In search of a camouflage coffee cup



I own a camouflage coffee tumbler. I bought it several years ago when I was living in Tallahassee, Florida. I was in film school and had no reliable way to transport coffee from my apartment, down the creepy trail out back and to class, so I was in the market for a cheap, reliable tumbler that could also express my personality.

I found a camouflage one in the home goods aisle at Publix. It tickled my fancy because I found it so useless. Do hunters really think it necessary to have coffee cups camouflaged? Would a deer really be about to munch on some nuts or grass or twigs or whatever it is that deer eat but then perk up, the delightful aroma of roasted beans filling its nostrils, and scan the wilderness, its eyes locking onto a suspicious black mug with suspicious steam suspiciously wafting from its suspicious top, and then dash away?

Probably not.

It was ridiculous, but I supposed camouflage was more about selling you a lifestyle than anything actually prudent.

I bought the cup and was still using it on January first, two thousand and seventeen.

I had high hopes for the new year. I was three months into my new job and finally starting to figure things out. I didn’t have to work at Starbucks anymore, and I could afford the basic necessities that enabled me to be distinguished as a human being rather than one of our half simian ancestors: razors, shampoo, soap and groceries.

I have never been one for New Year’s resolutions. I firmly believe there is no time like the present to do what you want, to change your life. The only person stopping you from achieving that is you.

But I had also never worked a full time job that ate up most of my day and left me too tired to exercise or write or learn songs or trawl the internet looking for eligible women. These things were easy to do when I worked twenty hours a week. Working forty plus, however, made it quite a bit more difficult.

Resolutions happen when you aren’t happy with something in your life, usually a habit, and you want to fix it.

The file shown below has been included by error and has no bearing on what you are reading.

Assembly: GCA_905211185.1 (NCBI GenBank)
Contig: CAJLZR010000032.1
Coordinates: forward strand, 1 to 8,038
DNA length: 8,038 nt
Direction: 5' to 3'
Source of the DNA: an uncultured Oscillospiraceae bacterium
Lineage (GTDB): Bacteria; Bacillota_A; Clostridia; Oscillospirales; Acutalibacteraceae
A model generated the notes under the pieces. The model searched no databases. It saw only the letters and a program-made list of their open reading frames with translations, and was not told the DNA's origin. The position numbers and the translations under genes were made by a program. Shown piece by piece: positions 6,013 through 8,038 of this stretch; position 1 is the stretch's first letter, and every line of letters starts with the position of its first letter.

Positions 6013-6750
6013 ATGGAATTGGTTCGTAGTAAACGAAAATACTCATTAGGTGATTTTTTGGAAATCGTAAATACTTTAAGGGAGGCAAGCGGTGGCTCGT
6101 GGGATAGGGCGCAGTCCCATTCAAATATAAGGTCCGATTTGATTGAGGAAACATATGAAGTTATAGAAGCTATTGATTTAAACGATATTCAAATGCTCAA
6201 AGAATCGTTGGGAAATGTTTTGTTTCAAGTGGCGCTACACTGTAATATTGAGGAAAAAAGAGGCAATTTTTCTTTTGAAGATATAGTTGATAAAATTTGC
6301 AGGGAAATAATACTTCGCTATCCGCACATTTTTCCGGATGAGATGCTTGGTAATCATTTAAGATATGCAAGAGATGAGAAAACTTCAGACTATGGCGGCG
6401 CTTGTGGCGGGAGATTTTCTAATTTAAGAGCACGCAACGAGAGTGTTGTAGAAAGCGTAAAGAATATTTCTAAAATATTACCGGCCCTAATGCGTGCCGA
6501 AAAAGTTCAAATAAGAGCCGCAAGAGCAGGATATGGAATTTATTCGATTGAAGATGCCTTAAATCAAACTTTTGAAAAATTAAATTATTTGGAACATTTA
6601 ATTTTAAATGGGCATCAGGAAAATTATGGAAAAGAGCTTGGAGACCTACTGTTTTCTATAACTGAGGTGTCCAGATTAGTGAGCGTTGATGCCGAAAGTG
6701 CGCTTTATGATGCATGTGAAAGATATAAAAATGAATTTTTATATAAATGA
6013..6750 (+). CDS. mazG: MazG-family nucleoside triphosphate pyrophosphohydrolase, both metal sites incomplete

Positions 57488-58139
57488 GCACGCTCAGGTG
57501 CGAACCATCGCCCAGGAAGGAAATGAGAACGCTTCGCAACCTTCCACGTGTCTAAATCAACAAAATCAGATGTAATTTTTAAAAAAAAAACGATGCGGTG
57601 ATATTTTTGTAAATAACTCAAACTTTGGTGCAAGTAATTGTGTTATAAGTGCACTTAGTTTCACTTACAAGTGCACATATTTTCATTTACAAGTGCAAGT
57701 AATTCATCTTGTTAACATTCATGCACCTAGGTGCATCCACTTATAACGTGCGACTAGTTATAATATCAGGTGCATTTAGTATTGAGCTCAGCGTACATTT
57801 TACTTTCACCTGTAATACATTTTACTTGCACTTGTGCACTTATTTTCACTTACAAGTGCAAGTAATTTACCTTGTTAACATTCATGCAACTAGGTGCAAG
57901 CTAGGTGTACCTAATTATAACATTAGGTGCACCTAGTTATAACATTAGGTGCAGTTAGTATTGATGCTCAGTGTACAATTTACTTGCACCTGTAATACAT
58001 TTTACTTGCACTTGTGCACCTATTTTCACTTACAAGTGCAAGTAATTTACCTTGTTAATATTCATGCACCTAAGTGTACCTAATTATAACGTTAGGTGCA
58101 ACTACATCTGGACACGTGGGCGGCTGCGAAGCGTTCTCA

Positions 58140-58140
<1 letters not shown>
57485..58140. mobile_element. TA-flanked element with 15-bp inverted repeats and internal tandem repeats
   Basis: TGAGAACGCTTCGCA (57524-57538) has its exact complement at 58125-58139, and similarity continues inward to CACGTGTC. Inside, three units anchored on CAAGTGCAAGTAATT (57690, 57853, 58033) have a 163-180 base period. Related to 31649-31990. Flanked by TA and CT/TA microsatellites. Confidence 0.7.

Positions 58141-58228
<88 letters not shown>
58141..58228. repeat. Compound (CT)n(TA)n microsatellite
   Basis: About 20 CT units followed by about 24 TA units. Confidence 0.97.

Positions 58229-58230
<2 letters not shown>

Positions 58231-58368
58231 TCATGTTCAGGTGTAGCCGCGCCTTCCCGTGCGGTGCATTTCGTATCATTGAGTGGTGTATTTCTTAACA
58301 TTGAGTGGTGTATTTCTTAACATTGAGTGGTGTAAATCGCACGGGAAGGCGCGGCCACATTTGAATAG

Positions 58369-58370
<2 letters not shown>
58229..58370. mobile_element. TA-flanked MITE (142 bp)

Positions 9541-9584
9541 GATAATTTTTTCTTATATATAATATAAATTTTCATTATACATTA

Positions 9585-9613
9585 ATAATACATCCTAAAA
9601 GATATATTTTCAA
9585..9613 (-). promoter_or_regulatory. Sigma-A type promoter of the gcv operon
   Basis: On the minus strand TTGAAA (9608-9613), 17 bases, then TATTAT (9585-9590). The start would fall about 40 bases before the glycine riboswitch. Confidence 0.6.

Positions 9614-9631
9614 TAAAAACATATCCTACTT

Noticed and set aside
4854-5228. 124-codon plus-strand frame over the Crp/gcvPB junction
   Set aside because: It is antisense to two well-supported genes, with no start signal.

So I had decided to get back on the laptop and start writing again. It was a thrilling prospect.

So I sat at my desk, my camouflage cup steaming with turmeric tea beside me, and I wrote for about ten minutes, and then I didn’t know what to do next.

It wasn’t writer’s block. I don’t really believe in writer’s block. It was simply that the idea I was working on was so loose that I needed to give it a good back-of-the-mind think before I actually started putting keys to digital paper.

I decided to take a walk. I saw a graph one time that showed how much more active a brain is after a brisk stroll. The weather was perfect, fifty degrees and windy, but with a clear, blue sky and smogless air that promised a bright year indeed. It was also mid-afternoon, and the sun was beginning its descent. The sky was afire with beautiful colors. I walked outside and breathed in the chill. It was perfect.

I called my Mom. We chatted as I walked. I got home, invigorated and ready to tackle a new project. I grabbed my computer from my desk and went to the couch downstairs.

I realized I didn’t have my camouflage cup with me.

I checked my room.

There was no camouflage cup.

I checked the kitchen.

There was no camouflage cup.

Vanished.

I thought back and recalled that I had stopped at some point during my walk to take off my hood of or readjust my shoe. I remembered setting my cup down on a post, or a column, or maybe a low wall.

I also begrudgingly realized the humor in being unable to find a camouflage cup.

I must have left out in the neighborhood, cold and alone, waiting for me like an orphaned child in the quickly approaching Los Angeles night.

I had to go find it. I couldn’t get anything written, I couldn’t even scribble a single letter without my camouflage tumbler. It made it through film school, it survived the three-thousand-mile drive to California. It held beer and coffee and wine and tea and liquor and soda and just plain water. It’s seen it all, that weathered old cup, and it lived to tell the tale.